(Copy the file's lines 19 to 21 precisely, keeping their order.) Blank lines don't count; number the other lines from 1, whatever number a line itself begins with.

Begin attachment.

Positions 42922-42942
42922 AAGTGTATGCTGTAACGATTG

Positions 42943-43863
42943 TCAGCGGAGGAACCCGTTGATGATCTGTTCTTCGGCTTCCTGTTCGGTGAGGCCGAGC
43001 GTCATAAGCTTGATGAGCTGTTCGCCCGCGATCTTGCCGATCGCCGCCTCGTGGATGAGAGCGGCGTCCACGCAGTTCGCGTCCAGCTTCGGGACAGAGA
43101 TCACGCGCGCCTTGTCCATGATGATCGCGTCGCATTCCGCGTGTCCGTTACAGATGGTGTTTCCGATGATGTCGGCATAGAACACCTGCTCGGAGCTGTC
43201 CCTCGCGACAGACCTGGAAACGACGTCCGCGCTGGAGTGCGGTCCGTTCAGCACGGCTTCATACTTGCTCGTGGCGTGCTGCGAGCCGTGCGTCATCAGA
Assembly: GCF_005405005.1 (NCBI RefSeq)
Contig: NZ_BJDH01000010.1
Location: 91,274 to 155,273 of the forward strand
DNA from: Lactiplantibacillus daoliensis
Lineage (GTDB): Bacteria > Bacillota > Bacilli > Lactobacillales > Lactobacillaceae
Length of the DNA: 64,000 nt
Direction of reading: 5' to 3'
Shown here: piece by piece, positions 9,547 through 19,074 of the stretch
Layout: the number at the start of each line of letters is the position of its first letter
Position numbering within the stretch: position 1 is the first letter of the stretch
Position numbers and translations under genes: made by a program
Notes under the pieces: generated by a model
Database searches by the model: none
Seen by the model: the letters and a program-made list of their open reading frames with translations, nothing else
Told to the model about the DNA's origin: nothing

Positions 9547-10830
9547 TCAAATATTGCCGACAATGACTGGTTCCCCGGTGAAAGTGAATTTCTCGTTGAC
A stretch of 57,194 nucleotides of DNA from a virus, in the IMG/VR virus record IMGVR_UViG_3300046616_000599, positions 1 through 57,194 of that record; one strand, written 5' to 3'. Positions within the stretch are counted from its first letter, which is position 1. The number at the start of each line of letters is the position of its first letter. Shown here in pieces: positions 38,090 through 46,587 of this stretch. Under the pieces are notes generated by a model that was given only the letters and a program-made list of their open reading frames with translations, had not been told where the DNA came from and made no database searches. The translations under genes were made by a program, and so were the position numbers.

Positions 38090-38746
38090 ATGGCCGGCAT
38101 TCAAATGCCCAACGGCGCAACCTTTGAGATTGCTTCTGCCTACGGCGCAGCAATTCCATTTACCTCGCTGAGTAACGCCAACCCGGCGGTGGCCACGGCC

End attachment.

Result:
Notes under the pieces: generated by a model
Database searches by the model: none
Seen by the model: the letters and a program-made list of their open reading frames with translations, nothing else